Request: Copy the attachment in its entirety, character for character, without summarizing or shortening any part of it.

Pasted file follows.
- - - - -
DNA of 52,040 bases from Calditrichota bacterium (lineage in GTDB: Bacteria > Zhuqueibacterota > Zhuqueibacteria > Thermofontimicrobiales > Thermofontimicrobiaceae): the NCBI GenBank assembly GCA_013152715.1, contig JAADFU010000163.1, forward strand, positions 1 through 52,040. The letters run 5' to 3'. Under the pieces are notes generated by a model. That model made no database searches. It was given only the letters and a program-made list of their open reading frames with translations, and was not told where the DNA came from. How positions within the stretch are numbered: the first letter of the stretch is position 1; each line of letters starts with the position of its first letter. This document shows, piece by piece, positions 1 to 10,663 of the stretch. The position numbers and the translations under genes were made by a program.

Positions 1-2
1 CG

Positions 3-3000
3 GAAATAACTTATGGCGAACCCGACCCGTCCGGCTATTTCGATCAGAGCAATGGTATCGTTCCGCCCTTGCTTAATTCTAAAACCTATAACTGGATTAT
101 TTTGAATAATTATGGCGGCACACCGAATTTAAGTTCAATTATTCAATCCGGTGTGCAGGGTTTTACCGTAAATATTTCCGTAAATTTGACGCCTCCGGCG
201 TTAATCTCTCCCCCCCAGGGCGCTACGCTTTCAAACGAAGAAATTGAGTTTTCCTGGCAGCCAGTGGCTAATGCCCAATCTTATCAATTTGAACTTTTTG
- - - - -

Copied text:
DNA of 52,040 bases from Calditrichota bacterium (lineage in GTDB: Bacteria > Zhuqueibacterota > Zhuqueibacteria > Thermofontimicrobiales > Thermofontimicrobiaceae): the NCBI GenBank assembly GCA_013152715.1, contig JAADFU010000163.1, forward strand, positions 1 through 52,040. The letters run 5' to 3'. Under the pieces are notes generated by a model. That model made no database searches. It was given only the letters and a program-made list of their open reading frames with translations, and was not told where the DNA came from. How positions within the stretch are numbered: the first letter of the stretch is position 1; each line of letters starts with the position of its first letter. This document shows, piece by piece, positions 1 to 10,663 of the stretch. The position numbers and the translations under genes were made by a program.

Positions 1-2
1 CG

Positions 3-3000
3 GAAATAACTTATGGCGAACCCGACCCGTCCGGCTATTTCGATCAGAGCAATGGTATCGTTCCGCCCTTGCTTAATTCTAAAACCTATAACTGGATTAT
101 TTTGAATAATTATGGCGGCACACCGAATTTAAGTTCAATTATTCAATCCGGTGTGCAGGGTTTTACCGTAAATATTTCCGTAAATTTGACGCCTCCGGCG
201 TTAATCTCTCCCCCCCAGGGCGCTACGCTTTCAAACGAAGAAATTGAGTTTTCCTGGCAGCCAGTGGCTAATGCCCAATCTTATCAATTTGAACTTTTTG